33. Mitch WE., et al. “Metabolic acidosis stimulates muscle protein degradation by activating the adenosine triphosphate-dependent pathway involving ubiquitin and proteasomes”. The Journal of Clinical Investigation 93.5 (1994): 2127-2133. 
  34. Storm TL. “Severe hypophosphataemia during recovery from acute respiratory acidosis”. British Medical Journal (Clinical Research Edit) 289.6443 (1984): 456-457.
  35. Knochel JP. “The pathophysiology and clinical characteristics of severe hypophosphatemia”. Archives of Internal Medicine 137.2 (1977): 203-220.
  36. Zipf WB., et al. “Hypocalcemia, hypomagnesemia, and transient hypoparathyroidism during therapy with potassium phosphate in diabetic ketoacidosis”. Diabetes Care 2.3 (1979): 265-268. 
  37. Faure P., et al. “Lipid peroxidation and trace element status in diabetic ketotic patients: Influence of insulin therapy”. Clinical Chemistry 39.5 (1993): 789-793.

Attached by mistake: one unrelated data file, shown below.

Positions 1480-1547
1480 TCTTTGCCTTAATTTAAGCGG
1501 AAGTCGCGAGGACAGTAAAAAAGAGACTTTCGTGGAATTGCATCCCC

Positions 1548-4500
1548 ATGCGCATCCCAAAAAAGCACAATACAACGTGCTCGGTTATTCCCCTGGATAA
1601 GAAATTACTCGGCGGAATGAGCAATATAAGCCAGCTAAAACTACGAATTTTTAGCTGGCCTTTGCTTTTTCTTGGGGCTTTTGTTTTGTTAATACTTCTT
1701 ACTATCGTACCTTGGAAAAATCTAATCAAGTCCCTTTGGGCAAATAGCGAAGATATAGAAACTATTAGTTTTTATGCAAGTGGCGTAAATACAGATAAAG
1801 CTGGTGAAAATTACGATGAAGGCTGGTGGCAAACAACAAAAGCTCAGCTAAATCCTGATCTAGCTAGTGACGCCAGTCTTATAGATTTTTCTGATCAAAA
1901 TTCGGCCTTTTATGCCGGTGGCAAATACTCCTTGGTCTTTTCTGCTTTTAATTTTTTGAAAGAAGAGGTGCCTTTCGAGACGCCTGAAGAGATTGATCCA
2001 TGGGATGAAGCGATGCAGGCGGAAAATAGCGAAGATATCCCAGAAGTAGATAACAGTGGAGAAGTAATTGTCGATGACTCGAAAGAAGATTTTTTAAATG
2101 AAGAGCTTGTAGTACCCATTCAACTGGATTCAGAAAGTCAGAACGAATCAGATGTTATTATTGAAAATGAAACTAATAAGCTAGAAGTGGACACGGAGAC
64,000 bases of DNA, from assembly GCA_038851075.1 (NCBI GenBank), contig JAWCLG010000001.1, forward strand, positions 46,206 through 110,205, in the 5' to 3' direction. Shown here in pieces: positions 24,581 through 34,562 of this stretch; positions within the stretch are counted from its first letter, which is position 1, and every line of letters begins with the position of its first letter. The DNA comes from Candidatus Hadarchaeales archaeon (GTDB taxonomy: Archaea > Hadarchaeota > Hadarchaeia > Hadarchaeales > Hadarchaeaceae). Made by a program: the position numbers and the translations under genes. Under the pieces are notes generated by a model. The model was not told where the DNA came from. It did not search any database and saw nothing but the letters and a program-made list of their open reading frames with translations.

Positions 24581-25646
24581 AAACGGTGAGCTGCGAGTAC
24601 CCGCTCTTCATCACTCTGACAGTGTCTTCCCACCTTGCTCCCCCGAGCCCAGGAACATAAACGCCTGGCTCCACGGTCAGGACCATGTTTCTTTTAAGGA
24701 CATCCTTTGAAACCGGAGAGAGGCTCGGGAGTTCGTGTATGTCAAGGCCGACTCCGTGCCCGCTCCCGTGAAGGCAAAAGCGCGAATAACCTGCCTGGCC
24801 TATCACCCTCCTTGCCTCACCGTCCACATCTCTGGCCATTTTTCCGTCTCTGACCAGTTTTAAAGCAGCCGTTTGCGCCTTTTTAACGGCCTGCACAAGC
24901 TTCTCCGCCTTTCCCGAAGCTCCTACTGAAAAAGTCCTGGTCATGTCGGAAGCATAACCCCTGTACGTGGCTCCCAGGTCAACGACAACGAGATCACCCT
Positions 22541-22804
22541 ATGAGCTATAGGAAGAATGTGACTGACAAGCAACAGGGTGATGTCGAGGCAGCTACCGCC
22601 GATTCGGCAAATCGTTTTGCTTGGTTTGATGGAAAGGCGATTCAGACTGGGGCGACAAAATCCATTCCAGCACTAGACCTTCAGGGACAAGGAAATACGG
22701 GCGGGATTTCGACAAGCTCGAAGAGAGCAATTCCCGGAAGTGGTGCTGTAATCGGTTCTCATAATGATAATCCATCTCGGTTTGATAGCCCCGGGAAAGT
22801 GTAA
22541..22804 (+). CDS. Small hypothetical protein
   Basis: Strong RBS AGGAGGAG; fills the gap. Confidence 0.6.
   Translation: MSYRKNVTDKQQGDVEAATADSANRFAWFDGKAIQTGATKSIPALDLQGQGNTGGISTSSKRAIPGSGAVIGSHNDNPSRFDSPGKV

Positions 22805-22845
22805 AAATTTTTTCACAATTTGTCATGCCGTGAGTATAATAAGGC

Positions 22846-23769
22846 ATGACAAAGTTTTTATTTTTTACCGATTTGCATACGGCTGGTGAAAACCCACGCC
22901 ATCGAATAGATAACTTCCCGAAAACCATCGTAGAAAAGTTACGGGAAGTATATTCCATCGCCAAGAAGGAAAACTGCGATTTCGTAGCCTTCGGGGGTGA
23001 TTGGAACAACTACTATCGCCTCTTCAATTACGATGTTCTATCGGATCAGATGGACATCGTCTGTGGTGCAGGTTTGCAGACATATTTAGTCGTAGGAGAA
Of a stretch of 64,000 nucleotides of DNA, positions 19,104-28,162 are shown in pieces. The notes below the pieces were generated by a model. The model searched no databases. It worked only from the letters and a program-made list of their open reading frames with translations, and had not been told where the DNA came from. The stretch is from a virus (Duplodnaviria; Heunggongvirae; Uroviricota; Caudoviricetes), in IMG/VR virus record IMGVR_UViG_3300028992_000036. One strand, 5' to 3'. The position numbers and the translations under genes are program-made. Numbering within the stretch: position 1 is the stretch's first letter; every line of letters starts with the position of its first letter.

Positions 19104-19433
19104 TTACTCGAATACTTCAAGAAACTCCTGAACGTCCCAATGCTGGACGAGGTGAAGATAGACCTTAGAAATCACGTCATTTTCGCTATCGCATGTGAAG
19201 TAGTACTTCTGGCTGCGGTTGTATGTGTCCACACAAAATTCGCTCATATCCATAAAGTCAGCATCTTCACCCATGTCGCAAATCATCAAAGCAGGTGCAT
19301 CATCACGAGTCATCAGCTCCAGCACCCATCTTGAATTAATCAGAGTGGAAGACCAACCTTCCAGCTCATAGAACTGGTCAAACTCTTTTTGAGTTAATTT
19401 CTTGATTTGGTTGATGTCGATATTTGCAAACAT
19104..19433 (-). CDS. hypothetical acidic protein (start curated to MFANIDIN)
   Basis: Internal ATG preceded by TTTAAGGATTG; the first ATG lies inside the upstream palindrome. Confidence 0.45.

38. Gaasbeek A and Meinders AE. “Hypophosphatemia: An update on its etiology and treatment”. The American Journal of Medicine 118.10 (2005): 1094-1101.
  39. Poldeman KH and Girbes AR. “Severe electrolyte disorders following cardiac surgery: a prospective controlled observational study”. Critical Care 8.6 (2004): R459-R466.
  40. Zazzo JF., et al. “High incidence of hypophosphatemia in surgical intensive care patients: efficacy of phosphorus therapy on myocardial function”. Intensive Care Medicine 21.10 (1995): 826-831. 
  41. Muth L. “Hospital experience of total parenteral nutrition with 3-litre containers (big bags)”. Acta Anaethesiologica Scandinavica 82 (1985): 76-80. 
  42. Ham BJ and Choi IG. “Psychiatric implications of nutritional deficiencies in alcoholism”. Psychiatry Investigation 2.2 (2005): 44-59.
  43. Biery JR., et al. “Alcohol craving in rehabilitation: assessment of nutrition therapy”. Journal of the American Dietetic Association 91.4 (1991): 463-466.
  44. Jahnen-Dechent W and Ketteler M. “Magnesium basics”. Clinical Kidney Journal 5.1 (2012): i3-i14.